More spring flowers (lens comparison)

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Made some more pics of my garden flowers this weekend and took the opportunity to use the Canon 500D for what it really was made for and also to see how it compares to the 60/2.8 Mikronikkor.

Conclusion: If I don't have to deal with subjects that might be scared away by the close focussing distance of the 60mm I will not even think of using the 500D combo unless I intentionally want to achieve some shallow DOF diffusion effects. The crispness of the 60mm is unsurpassed (at least among the more common lenses)

First pic was shot with the 60/2.8 the other two with the 70-200VR+500D.
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Have a nice day
 
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Harry S. said:
Conclusion: If I don't have to deal with subjects that might be scared away by the close focussing distance of the 60mm I will not even think of using the 500D combo unless I intentionally want to achieve some shallow DOF diffusion effects. The crispness of the 60mm is unsurpassed (at least among the more common lenses)
Harry, exquisite images :shock:

It's true that the 60/micro has unsurpassed quality! I think that the 500D with the 70-200 or the 80-400 that I'm also using it with, serves a different purpose! The bokeh also is a lot better with the big guns.
:idea: Use the Nikon 6T on top of the 500D with the 70-200!!!
 
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nfoto

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While the 60 is very sharp for close-ups, its bokeh tends to be a little on the harsh side. That together with its too short focal length, and the fact that its performance declines on distant subjects, make the 60 a no-no lens for me. I have one and only use it for indoors studio shots where its perspective distortion can be tolerated and space is a premium so I have to keep shooting distances short.

While the 70-200 + close-up lens may not yield equal sharpness, the end result is more pleasing thanks to the improved bokeh and more out-of-focus background.
 
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nfoto said:
While the 60 is very sharp for close-ups, its bokeh tends to be a little on the harsh side.
It's quite obvious in my posted shot. One supposedly has to avoid situations where the background is "too near". I have shots with very pleasing bokeh, but in these the background is so distant that stopping down does not affect the bokeh.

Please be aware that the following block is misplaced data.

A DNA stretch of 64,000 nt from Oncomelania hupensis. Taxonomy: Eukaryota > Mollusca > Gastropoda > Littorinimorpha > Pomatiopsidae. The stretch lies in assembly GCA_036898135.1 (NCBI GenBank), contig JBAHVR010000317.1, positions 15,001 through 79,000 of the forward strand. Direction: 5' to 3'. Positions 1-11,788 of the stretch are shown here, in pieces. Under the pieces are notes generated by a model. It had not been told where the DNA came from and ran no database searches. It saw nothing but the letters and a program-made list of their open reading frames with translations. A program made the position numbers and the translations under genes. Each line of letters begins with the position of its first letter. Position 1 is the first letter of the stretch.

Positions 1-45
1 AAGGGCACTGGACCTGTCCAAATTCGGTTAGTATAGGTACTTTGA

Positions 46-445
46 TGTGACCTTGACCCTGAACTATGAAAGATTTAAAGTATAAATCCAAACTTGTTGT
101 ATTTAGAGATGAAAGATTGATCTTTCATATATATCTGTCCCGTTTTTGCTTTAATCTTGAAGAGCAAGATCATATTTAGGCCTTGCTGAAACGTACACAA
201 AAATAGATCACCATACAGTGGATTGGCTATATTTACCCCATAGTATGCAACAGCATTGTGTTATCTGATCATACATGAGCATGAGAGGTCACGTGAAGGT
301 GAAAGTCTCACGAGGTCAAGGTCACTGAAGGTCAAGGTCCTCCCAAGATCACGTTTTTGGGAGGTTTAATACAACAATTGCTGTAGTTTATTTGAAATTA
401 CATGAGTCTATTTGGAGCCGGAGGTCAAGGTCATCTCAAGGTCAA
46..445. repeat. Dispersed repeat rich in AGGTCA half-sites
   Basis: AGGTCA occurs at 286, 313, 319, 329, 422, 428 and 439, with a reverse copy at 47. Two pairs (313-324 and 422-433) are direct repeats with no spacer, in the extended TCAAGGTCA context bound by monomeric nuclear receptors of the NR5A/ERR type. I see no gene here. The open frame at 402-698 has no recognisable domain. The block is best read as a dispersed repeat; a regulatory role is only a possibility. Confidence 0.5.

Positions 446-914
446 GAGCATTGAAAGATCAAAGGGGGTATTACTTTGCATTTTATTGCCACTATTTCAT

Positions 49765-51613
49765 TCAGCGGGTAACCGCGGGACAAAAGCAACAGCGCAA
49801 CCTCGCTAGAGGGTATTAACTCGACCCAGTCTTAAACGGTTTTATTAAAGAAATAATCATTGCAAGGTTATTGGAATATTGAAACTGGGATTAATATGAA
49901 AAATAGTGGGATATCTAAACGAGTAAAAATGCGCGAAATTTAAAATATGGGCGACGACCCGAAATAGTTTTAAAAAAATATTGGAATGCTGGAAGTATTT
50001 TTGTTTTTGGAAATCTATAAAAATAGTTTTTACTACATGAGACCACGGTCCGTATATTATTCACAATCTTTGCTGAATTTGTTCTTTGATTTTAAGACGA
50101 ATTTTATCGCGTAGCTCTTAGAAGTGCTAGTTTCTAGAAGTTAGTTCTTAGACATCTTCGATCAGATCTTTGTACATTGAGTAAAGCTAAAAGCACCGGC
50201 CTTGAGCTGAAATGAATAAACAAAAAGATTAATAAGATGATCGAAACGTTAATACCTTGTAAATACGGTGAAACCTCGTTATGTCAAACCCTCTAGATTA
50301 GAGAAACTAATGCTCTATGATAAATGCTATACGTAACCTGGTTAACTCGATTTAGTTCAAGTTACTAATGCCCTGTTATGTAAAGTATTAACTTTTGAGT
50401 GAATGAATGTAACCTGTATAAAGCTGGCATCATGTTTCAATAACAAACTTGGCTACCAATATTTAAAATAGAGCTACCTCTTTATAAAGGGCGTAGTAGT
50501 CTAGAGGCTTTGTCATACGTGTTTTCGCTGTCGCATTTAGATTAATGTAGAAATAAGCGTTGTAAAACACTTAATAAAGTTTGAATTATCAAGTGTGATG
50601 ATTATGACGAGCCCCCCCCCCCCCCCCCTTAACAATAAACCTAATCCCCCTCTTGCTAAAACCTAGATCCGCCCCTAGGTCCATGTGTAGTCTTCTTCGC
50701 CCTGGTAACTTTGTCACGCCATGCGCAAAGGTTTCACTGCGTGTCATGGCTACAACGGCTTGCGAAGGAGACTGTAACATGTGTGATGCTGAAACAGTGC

That together with its too short focal length, ...
This the real headache, but the other MicroNikkors are too bulky for me. I think I will lend someone's Tamron 90mm to see how it performs.

I have one and only use it for indoors studio shots where its perspective distortion can be tolerated and space is a premium so I have to keep shooting distances short.
I also use it mainly for macro shots in the lab, mostly beetle macros where the subject is oriented perpendicular to the Z-axis, so there is hardly any perspective distortion.

Thanks for your input.
 
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Hallo Harry.

How are you today. The 60mm Micro Mikkor is a fine lens but I used, after swopping to Nikon from Leica, the 105mm. I now have the 90mm Tamron Di and I really like that.
With the Leica I used a 60mm and their X2 extender. Now that gave bokem than was absolutely superb.
BW. Bob F.
 
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nfoto

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The assumption that the focal length influences DOF in close-up photography is false. Only image magnification is of importance. So if "subject ratios" are equal, then also DOF will be the same. However, the longer lens will render the background differently, but this has nothing to do with DOF per se.
 
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Thanks for all the positive comments! I like that this thread started a discussion – isn't that what a forum should be about?

I am not good at optical maths so I am eagerly watching out for additonal input. What I have learned since I started to use the 60 Micro is that I should possibly avoid busy background, the maths will matter less then.
Here is a pic with quite nice bokeh, but there was ample space behind the subject, also the aperture was quite wide (f7.1):

http://www.pbase.com/rovebeetle/image/28067934